Thursday, April 24, 2014

second chances.

It has been so fun seeing so many beautiful Easter weekends spread all over the social media world. There are so many beautiful families out there, and we have had our share of beautiful Easters.

But this year was not one of them.

I digress. 

On Friday we were in Chicago at Baga's house with Grandma and Papa. It was a beautiful, albeit chilly evening, and we staged an Easter Egg hunt. Baga's backyard was perfect for a hunt for young kids, and they had all sorts of fun. They knew exactly what was in those eggs, so they were totally game. A squirrel knew exactly what was in the eggs too, and hacked a hole right through one of the eggs and spread the candy all over. But the rest were gathered by these eager cuties, and after a bit of candy we enjoyed Aurelio's pizza for dinner. It was a great evening.

We came home from Chicago late Saturday night, getting home after midnight. We knew, when choosing to go in the first place, that it would make for a late night and possibly a cranky Sunday.

Carly woke up first, and promptly pillaged all the baskets of whatever she wanted. I came down and explained that is not how it works. Barbie made her debut in the C house after extensive philosophical debates in my head, but I guess I didn't need to think too hard because, while the girls were initially excited, she hasn't been particularly popular.

Then the chaos began. We had all gotten up late. I made a carrot cake. We had a hectic breakfast. The kids were cranky. So so cranky. And you know what? I was too. And perhaps Chris was, or perhaps he was responding to everyone else's crankiness. We got ready for church in a flurry and spilled out the door for pictures that were totally unsuccessful. We were late, and missed singing He is Risen for the opening song. I love that song and it is only sung once a year. The kids were restless at church and I was sleepy. Afterwards, dinner preparations were all over the place and we didn't have any eggs left for deviled eggs. What!? I love deviled eggs on Easter.

Our one success of the day was the carrot cake. Oh, my, it was divine. It was my grandpa's recipe that I remember loving as a teenager. I made it gluten free, and did I already say it was divine? And that cream cheese frosting. I'd eat it out of a bowl with a spoon. So we had that going for us.

But that night, all I wanted was my kids in bed.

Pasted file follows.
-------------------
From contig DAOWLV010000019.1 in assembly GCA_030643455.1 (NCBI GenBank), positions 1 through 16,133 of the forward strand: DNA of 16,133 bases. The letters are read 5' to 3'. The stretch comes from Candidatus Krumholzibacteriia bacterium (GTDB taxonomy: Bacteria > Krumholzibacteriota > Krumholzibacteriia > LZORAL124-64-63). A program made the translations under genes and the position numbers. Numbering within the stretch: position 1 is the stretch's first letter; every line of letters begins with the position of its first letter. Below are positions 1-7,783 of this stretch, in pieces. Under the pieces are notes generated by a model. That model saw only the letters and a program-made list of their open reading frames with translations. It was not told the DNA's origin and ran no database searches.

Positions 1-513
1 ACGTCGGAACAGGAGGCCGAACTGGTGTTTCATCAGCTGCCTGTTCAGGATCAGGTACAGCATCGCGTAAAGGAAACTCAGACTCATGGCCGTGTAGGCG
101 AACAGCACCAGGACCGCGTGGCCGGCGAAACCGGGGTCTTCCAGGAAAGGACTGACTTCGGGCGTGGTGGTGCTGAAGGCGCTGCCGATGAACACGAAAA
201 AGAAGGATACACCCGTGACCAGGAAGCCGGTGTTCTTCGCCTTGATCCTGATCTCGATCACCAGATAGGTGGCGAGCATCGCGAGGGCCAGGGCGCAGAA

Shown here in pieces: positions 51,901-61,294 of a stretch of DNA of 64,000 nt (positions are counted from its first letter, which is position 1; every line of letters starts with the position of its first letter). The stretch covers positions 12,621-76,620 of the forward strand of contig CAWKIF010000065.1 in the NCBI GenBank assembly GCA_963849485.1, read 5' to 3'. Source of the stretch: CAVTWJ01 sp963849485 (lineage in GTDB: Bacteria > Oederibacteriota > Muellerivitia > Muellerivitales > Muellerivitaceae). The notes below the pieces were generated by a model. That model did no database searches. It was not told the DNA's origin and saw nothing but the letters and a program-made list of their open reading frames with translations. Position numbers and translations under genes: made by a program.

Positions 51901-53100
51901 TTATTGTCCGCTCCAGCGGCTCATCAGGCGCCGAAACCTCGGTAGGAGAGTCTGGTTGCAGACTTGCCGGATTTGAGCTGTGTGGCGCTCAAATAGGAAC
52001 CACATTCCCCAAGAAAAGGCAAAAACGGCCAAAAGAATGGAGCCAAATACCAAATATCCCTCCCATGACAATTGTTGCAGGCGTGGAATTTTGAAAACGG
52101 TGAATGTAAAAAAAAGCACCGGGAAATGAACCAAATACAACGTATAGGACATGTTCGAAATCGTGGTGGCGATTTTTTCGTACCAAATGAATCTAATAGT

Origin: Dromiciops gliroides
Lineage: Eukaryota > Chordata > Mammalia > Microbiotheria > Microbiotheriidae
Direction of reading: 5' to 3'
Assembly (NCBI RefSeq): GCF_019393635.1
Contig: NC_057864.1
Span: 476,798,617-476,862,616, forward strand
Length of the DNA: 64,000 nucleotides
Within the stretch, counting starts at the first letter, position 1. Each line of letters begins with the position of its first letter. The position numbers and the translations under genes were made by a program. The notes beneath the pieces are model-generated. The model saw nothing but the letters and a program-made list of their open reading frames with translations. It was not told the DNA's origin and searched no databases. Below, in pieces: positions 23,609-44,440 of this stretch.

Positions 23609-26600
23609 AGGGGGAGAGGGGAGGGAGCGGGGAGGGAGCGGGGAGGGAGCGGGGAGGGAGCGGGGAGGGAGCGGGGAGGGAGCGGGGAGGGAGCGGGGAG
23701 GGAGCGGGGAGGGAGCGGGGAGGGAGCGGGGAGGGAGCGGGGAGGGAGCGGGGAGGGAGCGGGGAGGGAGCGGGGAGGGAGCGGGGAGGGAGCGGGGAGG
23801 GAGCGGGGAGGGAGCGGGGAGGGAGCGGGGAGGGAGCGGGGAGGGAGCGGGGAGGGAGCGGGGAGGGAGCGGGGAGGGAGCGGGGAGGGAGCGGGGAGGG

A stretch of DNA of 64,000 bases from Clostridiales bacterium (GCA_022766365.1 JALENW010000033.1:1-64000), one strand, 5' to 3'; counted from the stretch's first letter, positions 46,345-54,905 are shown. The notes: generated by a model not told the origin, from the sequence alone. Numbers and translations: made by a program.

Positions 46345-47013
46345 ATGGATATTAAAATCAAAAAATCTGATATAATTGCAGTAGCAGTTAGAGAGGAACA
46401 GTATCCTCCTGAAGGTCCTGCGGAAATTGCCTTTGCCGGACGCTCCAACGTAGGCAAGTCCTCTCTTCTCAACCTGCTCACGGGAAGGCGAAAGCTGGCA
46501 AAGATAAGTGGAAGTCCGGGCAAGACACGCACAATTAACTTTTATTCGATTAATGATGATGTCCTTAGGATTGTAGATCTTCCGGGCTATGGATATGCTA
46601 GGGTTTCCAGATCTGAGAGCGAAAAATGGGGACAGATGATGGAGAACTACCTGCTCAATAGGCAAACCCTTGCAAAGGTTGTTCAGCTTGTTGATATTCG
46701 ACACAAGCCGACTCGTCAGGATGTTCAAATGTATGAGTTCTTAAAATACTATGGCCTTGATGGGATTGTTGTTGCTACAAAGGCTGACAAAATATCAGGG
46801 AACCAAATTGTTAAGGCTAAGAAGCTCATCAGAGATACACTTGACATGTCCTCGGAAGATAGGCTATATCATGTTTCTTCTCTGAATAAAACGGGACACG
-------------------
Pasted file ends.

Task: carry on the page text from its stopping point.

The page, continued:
I got into bed and felt sad. This isn't what Easter is supposed to be like, I thought. Then, somehow, a thought occurred to me. Isn't this what Easter is really all about? Isn't it about how life is imperfect and things are hard and don't go as planned, but that it is ok? It is ok because of Him.

I know the Savior's sacrifice redeems severe sin and soothes deep aching. I've used it and I've witnessed it. But in my everyday life, it more often eases the stress of motherhood, brightens my perspective on a hard day, and helps be be better when I lose my patience and my weaknesses are beating my strengths. Easter, of all days, is about second and third and fourth chances.

So on Monday morning I turned up the Mormon Tabernacle Choir version of He is Risen and sang along while I unloaded the dishes. And boy, the Tab can rock that song. On Tuesday afternoon I ate Easter leftovers for lunch and made deviled eggs to go with it. And I cut myself a break and I tried a little bit harder to be a little bit better. And by Wednesday, we were all feeling quite happy.

Then I remembered something. On Thursday evening we had had a Family Home Evening lesson (we do FHE on whatever night daddy can be home early enough). I did those Easter eggs with the little items inside that tell the story of the crucifixion and the resurrection. To my surprise, all three kids became captivated (after being initially disappointed there wasn't candy in the eggs). When I opened the egg with the nail inside, Carly's face registered sadness. She knew what was coming next, and we spoke softly about Jesus being nailed to the cross. I pulled a white piece of fabric out of the next egg, describing how He was wrapped and place in a tomb. I pulled a rock out of the next egg, and we talked about how a big stone was placed in front of the tomb. I told them how three days passed, and I held the final egg. I opened it. "It's empty," Carly said. "Was Jesus in the tomb anymore?" I asked her. "No," she said. "He got resurrected." I showed John and Quinn and John said "Woah!" and Quinn said "Ooooo." And the Spirit was so strong.